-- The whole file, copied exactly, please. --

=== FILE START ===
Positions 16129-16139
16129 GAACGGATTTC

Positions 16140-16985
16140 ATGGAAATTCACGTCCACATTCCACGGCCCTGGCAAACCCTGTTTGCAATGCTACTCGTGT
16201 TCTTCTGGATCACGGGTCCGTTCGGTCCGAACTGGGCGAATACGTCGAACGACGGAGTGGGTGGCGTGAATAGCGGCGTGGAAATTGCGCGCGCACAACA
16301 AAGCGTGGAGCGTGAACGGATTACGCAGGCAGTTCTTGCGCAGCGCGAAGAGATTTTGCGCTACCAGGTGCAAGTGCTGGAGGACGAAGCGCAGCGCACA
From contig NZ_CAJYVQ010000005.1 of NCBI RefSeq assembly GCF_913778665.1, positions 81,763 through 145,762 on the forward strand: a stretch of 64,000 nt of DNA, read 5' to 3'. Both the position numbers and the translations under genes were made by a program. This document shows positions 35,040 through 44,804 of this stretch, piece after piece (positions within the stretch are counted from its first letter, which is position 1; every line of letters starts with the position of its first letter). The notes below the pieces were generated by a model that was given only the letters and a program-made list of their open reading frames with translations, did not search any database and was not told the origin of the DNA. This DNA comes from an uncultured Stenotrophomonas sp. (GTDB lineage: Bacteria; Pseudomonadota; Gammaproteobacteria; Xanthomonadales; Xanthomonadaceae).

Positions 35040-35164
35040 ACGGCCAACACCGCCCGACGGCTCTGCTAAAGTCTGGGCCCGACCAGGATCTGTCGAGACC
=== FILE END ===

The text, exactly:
Positions 16129-16139
16129 GAACGGATTTC

Positions 16140-16985
16140 ATGGAAATTCACGTCCACATTCCACGGCCCTGGCAAACCCTGTTTGCAATGCTACTCGTGT
16201 TCTTCTGGATCACGGGTCCGTTCGGTCCGAACTGGGCGAATACGTCGAACGACGGAGTGGGTGGCGTGAATAGCGGCGTGGAAATTGCGCGCGCACAACA
16301 AAGCGTGGAGCGTGAACGGATTACGCAGGCAGTTCTTGCGCAGCGCGAAGAGATTTTGCGCTACCAGGTGCAAGTGCTGGAGGACGAAGCGCAGCGCACA
From contig NZ_CAJYVQ010000005.1 of NCBI RefSeq assembly GCF_913778665.1, positions 81,763 through 145,762 on the forward strand: a stretch of 64,000 nt of DNA, read 5' to 3'. Both the position numbers and the translations under genes were made by a program. This document shows positions 35,040 through 44,804 of this stretch, piece after piece (positions within the stretch are counted from its first letter, which is position 1; every line of letters starts with the position of its first letter). The notes below the pieces were generated by a model that was given only the letters and a program-made list of their open reading frames with translations, did not search any database and was not told the origin of the DNA. This DNA comes from an uncultured Stenotrophomonas sp. (GTDB lineage: Bacteria; Pseudomonadota; Gammaproteobacteria; Xanthomonadales; Xanthomonadaceae).

Positions 35040-35164
35040 ACGGCCAACACCGCCCGACGGCTCTGCTAAAGTCTGGGCCCGACCAGGATCTGTCGAGACC